From a design standpoint, the kitchen is the “heart of the home,” the epicenter where guests convene during parties, where holiday meals are created, and where parents and kids gather for breakfast and dinner to share the stories of their day. The kitchen, in essence, feels like family.
As for what that “heart” looks like in 2018, the dominant kitchen design is a hybrid of recent trends; namely, modern farmhouse meets Mediterranean villa meets mnodern. The end result boils down to these key ten features:
Color is Back
This year, designers are drawn to both cheery pastels and soothing neutrals, opening the way for everything from Millennial pink to burnt sage. Also, silver and gold accents are big, alongside matte black and smooth ebony finishes. White is still white hot, but it doesn't need to be the dominant color from floor to ceiling.
It’s all about thinking outside the stainless steel rectangle. Modern kitchens incorporate deep, wide basins and farmhouse sinks, made in interesting materials such as ceramic, galvanized metal, stone, copper, and even concrete. Also, a separate island prep station including built-in sink is on the new kitchen wishlist.
Designers are boldly going where they haven’t gone in decades -- to the painted “shaker” style cabinet. And they’re not afraid to use bold colors like deep grays, greens, and blues. Also, the L-shaped layout is back, over the U-shaped layout.
Natural wood floors are still the number one choice, but gaining quickly behind them are: wood laminates, due to their lower cost profile and lower maintenance demands. And next, an old throwback: terrazzo tile. The modern version is far more sleek, refined, and sophisticated than their 70’s counterparts.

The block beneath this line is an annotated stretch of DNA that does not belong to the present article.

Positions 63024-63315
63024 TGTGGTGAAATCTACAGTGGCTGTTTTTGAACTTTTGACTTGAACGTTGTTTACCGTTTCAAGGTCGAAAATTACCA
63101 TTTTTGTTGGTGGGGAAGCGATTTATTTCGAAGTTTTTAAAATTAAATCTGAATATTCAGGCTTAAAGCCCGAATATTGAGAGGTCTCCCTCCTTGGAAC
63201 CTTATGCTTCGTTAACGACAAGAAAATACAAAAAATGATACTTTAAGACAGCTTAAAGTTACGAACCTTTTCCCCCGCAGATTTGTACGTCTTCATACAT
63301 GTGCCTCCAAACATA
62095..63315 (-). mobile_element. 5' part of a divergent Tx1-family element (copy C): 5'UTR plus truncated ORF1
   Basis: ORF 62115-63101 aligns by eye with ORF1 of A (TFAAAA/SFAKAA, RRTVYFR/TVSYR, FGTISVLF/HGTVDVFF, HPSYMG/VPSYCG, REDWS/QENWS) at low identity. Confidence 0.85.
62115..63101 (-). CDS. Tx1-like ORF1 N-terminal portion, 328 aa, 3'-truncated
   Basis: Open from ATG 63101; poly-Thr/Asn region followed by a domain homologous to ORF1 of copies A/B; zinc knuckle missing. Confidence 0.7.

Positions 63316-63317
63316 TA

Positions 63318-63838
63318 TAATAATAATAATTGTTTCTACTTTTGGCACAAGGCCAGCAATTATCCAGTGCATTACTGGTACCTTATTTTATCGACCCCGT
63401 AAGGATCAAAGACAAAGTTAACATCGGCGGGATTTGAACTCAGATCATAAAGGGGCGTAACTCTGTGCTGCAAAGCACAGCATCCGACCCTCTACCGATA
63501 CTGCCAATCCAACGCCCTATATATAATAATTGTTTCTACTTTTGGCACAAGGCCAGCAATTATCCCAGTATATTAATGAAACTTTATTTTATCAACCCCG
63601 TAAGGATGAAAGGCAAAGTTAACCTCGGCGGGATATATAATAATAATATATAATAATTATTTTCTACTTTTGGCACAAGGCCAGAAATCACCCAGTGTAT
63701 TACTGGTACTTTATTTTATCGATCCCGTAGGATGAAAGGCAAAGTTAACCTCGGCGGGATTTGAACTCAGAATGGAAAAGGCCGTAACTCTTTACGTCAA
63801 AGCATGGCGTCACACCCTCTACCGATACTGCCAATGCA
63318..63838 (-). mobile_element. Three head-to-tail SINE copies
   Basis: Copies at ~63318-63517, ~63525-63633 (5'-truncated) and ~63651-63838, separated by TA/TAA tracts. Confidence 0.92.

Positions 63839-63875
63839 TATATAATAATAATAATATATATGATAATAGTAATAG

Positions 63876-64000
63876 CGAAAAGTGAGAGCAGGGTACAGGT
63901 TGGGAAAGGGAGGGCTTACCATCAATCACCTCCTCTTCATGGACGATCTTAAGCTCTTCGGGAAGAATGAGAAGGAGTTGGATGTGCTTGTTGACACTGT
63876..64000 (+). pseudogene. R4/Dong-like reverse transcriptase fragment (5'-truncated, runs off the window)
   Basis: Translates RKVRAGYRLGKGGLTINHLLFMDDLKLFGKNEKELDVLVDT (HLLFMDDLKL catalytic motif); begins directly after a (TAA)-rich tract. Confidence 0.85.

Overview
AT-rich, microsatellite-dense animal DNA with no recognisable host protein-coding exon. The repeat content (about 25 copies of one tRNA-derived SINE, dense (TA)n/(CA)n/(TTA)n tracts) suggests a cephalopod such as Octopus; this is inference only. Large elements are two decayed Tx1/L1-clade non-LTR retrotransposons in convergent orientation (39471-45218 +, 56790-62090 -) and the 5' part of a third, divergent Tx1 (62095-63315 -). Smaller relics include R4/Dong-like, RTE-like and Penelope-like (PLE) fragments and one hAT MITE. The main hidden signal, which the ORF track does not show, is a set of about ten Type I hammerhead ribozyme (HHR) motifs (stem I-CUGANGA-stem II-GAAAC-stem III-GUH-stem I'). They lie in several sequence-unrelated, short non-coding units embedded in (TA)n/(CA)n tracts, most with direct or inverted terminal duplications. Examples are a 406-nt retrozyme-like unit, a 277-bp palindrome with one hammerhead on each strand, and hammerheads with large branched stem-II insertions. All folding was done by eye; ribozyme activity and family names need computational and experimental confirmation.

It’s official: Granite is out, after three years on the downslope. Replacing it: engineered quartz, which achieves the classic look of granite, but for less buck for your bang. Also working in its favor, quartz is more durable, less susceptible to chipping, scratching, and staining.
Rising in popularity as well: concrete countertops, which also can be customized to resemble natural stone. It also can be dyed in infinite colors, molded into a myriad of designs, patterns, and shapes.
Backsplash of Color
As the all-white kitchen fades to black, so are the all-white subway tile backsplashes. And in their place: ceramic tiles in bold patterns and designs, and made to resemble glass, metals, mosaics, even wallpaper.
Imagine turning on your oven before getting home, then having your favorite playlist sound in the background as you listen to a guided cooking app walk you step by step through your favorite recipe.
Well, thanks to the growing market of smart kitchen appliances, this is now a reality. Refrigerators, ranges, mixers, and so on -- each one can be programmed to order specific foods from online grocery stores, and then help you transform them into healthy, delicious family-friendly meals.
Old Meets New
As kitchen appliances and fixtures get more streamlined and shiny, the kitchen of 2018 balances the new with the old; for example:
- Barndoors with brass knobs
- Shiplap wood paneling with crystal chandeliers
- Reclaimed wood tables with metal chairs
- Steel studs with chintzes floral fabrics
- Brass door knobs on painted wood cabinets
- Metallic fixtures on ceramic farmhouse sinks
One of the biggest demands from homeowners was for clean countertops. Industry experts rose to the occasion and the result is: Innovative storage solutions, built-ins, pull-out waste and recycling bings, dish organizers, and so on.
Gas Stoves are Out
Induction and steam ovens are in. Gas stoves are out.